As sports gear goes, biking paraphernalia is not particularly fashionable. This will be underscored when the 2005 Tour de France begins tomorrow from the town of Fromentine, starring Lance Armstrong. Unlike so many other sports, in which form has become as important as function, cycling clothes have mostly remained immune to the allure of ready-to-wear trendiness. Thus far, no one has witnessed a top cyclist in a time trial wearing a leather-look unitard. There do not appear to be any do-rags hanging from beneath riding helmets.
There is nothing particularly attractive about a pair of cycling shorts with their strategically placed panels of chamois, and the problem with bike jerseys -- with their moisture-wicking capabilities, aerodynamic fit and back pockets for storing water bottles or packets of Gu energy gel -- is that they function as billboards. There can be an unseemly number of brightly colored logos and garish scribblings on a relatively small piece of spandex.
The only time bike clothes entice the eye is when they are worn by actual cyclists engaged in their sport. As their powerful legs churn and their lean torsos bend low over the handlebars to cut better through the air, cyclists speed by in a rainbow-colored gust of wind. In those moments, they look like beautiful, graceful, high-velocity birds.
Then they stop, and they're just some sweaty folks in synthetic fabric with padding in the most unattractive places. Cycling clothes can't make the transition from the bike to the grocery store. A pair of soccer shorts, a baseball jersey or a tennis skirt looks just fine separated from its true calling. (The popularity of bike shorts as ready-to-wear during the 1980s is an example of how poorly cycling attire plays in a mall, at the dry cleaner or infamously on Demi Moore at the 1989 Academy Awards.) Even bowling shoes have a place away from the lanes.
But not cycling gear. It is what it is. No one looks good teetering through Whole Foods in a bike jersey with its inconveniently located pockets, tight bike shorts gripping the thighs and turning them into sausages, and shoe clips clattering across the floor and sending you skidding into a pile of organic strawberries.
There is an admirable purity to cycling clothes. They have a single purpose, and they are perfectly equipped for it. This poses a problem for Nike's new 10//2 Collection, which is a collaboration with cyclist Armstrong.
The name of the collection refers to the day in 1996 when Armstrong was diagnosed with testicular cancer. After his diagnosis and treatment, he went on to win the Tour de France six times and is now attempting a seventh victory. He also created the Lance Armstrong Foundation, which provides support to cancer survivors and their families. A little more than a year ago, to raise money, the foundation and Nike introduced the LiveStrong yellow rubber bracelet. It sold for $1 and became a fundraising phenomenon. So far, it has helped to raise $50 million for the foundation and has inspired numerous imitators: pink for breast cancer, blue for "progressive values," red, white and blue to "support our troops," and so on.
While the bands continue to be sold, one can now also buy 10//2 sportswear to support the foundation. The collection is a mix of performance gear and casual clothes. The cycling shorts and jerseys were introduced quietly in March. The rest of the apparel -- running shorts, windbreaker, polo shirts, mini-skirt and various running shoes -- were unveiled with fanfare this week in New York. Armstrong appeared via video conference.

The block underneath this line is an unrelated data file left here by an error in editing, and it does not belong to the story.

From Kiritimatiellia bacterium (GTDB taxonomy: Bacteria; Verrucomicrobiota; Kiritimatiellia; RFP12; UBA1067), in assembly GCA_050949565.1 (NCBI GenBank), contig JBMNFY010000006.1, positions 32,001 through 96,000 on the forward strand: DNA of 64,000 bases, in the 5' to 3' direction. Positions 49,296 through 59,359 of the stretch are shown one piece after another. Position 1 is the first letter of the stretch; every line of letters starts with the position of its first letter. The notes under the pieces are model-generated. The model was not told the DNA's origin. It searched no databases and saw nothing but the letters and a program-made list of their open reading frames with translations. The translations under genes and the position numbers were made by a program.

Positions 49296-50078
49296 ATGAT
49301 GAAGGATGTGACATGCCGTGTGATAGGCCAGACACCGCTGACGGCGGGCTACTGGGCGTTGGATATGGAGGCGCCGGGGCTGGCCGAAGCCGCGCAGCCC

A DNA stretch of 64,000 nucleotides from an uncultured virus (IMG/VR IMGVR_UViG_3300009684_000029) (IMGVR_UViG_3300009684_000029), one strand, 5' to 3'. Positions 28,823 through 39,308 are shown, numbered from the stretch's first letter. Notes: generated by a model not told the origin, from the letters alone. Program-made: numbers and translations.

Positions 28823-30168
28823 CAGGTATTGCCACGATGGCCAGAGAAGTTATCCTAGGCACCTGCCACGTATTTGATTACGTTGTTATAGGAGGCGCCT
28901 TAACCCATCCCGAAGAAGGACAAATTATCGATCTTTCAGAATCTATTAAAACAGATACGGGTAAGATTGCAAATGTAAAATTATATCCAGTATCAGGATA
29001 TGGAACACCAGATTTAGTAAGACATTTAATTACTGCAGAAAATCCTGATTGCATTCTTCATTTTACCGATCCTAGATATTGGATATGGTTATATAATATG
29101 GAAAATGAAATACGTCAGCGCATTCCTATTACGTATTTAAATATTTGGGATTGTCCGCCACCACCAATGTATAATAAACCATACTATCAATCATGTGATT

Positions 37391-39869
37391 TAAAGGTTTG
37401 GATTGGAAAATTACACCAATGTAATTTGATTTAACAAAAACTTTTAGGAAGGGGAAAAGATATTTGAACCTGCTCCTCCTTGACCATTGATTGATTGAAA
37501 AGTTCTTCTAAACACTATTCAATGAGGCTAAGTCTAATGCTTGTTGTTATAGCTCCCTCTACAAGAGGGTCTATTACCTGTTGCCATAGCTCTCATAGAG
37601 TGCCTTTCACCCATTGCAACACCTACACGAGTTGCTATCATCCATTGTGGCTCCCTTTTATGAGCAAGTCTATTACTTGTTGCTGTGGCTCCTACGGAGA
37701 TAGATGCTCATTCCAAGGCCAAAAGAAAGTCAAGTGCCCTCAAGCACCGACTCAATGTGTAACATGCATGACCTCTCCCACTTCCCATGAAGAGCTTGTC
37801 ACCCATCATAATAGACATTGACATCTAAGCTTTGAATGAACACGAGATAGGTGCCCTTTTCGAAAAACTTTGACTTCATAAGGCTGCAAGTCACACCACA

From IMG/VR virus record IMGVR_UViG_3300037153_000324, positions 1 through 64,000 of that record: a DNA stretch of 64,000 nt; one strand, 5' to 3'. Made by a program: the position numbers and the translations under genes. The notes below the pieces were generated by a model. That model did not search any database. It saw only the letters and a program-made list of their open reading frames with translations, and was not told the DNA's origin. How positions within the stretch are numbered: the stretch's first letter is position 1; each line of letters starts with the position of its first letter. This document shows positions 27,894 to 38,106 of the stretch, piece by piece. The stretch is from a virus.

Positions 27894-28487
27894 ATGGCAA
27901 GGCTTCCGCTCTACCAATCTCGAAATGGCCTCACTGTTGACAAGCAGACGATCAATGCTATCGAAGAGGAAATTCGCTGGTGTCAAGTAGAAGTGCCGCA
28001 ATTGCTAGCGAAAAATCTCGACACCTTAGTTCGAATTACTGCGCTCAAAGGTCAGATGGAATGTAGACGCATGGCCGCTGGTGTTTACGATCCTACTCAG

The clothes offer little in the way of aesthetics other than the 10//2 logo and a few distinctive yellow flourishes. There is more emphasis on leisure wear and running apparel than cycling-related items to attract a broader range of customers. For each 10//2 item purchased, Nike will donate $1 to the Lance Armstrong Foundation. Because a pair of sneakers sells for $85 and even $100, and a Dri-Fit jacket sells for $65, that seems like an awfully tiny amount to donate. But when this was pointed out, a Nike spokesman noted that the bigger mission is to raise public awareness. Still, it seems that most people are already pretty aware of cancer, thanks in no small part to Armstrong. Donating the typical 10 percent of each sale probably wouldn't push Nike into the red.
Nike won't divulge sales information for its cycling division other than to acknowledge that it is profitable, and it is one of the smaller lines compared with basketball and running. For fiscal 2005, Nike reported $13.7 billion in revenue.
Before its ubiquity and its many knockoffs, the bracelet had an admirable simplicity. Anyone can wear it and it has a clear mission. With the introduction of clothing, one gets into the murkier waters of product endorsement, star power and style. Why buy a rather boring $20 T-shirt so that $1 will go to a charity, when you can spend $1 on a wristband and see the same amount donated? Why buy running shoes hawked by a cyclist? Why purchase a basic polo shirt based on the encouragement of a star athlete known for his determination but not his style? Why buy cycling shorts -- and submit your legs to their indignity -- if you don't ride bikes?
The collection may be compelling because of what it is intended to represent -- overcoming cancer. But in its attempt to reach a non-cycling audience and in its desire to tap into the overly hyped notion of lifestyle marketing, it involves itself with fashion. And by that measure, one can only judge it harshly.